The building holds an important place in the Chilean community, hosting community clubs, youth outreach programs, and children’s activities in partnership with public schools.

“At the heart of this building there is a belief and an aspiration: that even now, in the fractured 21st– century, we can respond to a human yearning to come together, to connect to one another, and to something that moves the spirit,” the architects wrote in their submission.

“The arced lines of the supple wooden benches invite people to come together, not as part of a congregation, but to congregate; to sit next to one another in quiet contemplation, sharing in the communal act of being,” they wrote.

“It was commissioned by the Bahá‘í House of Justice and is the eighth and final continental temple for the Bahá‘í Faith. But, central to its brief and its design is that it be a place of welcome, community, and meaning for everyone.”

Photo credit: Sebastián Wilson León
Photo credit: doublespace photography

The jury for the 2019 RAIC International Prize consists of:

  • Anne Carrier,FRAIC – Founder of Anne Carrier Architecture (Lévis, Québec), a firm that received the Governor General’s Medal in Architecture in 2016 and the Architecture MasterPrize in 2018. Carrier is the president of the Association of Architects in Private Practice of Québec (AAPPQ).
  • Stephen Hodder, MBE – Hodder Associates (Manchester, UK) received the most important award in British architecture for a single building, the inaugural RIBA Stirling Prize, and has won over 40 major awards.  Hodder is past president of the Royal Institute of British Architects.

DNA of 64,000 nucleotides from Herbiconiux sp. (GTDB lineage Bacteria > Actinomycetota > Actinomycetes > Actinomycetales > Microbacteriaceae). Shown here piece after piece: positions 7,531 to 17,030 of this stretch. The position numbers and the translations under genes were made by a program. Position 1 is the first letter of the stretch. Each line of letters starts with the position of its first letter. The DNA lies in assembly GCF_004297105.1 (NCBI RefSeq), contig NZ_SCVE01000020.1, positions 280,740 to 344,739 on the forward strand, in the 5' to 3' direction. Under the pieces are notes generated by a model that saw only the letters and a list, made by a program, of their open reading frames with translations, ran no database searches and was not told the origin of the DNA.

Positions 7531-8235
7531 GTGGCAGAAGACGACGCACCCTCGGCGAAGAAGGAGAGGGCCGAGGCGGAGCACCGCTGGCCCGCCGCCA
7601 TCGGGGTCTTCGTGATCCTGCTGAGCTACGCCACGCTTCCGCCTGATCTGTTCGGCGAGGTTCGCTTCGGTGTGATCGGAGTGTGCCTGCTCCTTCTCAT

• Barry Johns, FRAIC – Principal of Barry Johns Architects (Edmonton, Alberta), Johns was the first international recipient of the Leslie N. Boney Spirit of Fellowship Award from the American Institute of Architects’ College of Fellows in 2018. He is Past Chancellor of the RAIC College of Fellows.
  • Eva Matsuzaki, PP/FRAIC – A founding member of Women in Architecture and co-founder of Matsuzaki Wright Architects in Vancouver, British Columbia, Matsuzaki was the first woman president of the Royal Architectural Institute of Canada (1998-1999). She has served as the Chair of the Canadian Architectural Certification Board.
  • Diarmuid Nash, PP/FRAIC, Jury Chair – Diarmuid Nash is a partner at Moriyama & Teshima Architects (Toronto, Ontario). The firm’s designs have won two Governor-General’s Medals for Architecture.  He is past president of the RAIC and Chancellor of the RAIC College of Fellows.
  • Gilles Saucier, FIRAC – Founding partner of Saucier+Perrotte Architectes (Montréal, Québec). He is a co-recipient of the 2018 RAIC Gold Medal and the first Prix du Québec for design and architecture. His firm represented Canada at the Venice Architecture Biennale in 2004.

David Covo, FRAIC, Associate Professor of Architecture at McGill University, served as Professional Advisor to the jury.

In addition to the main CAD $100,000 prize, three scholarships of CAD $5,000 were also awarded to students of Canadian schools of architecture on the basis of a written essay on the topic of ‘the moment when they decided to become an architect.’ The winners are Laure Nolte, Dalhousie University, Lucie Palombi, University of Montréal, and Odudu Umoessien, University of Manitoba.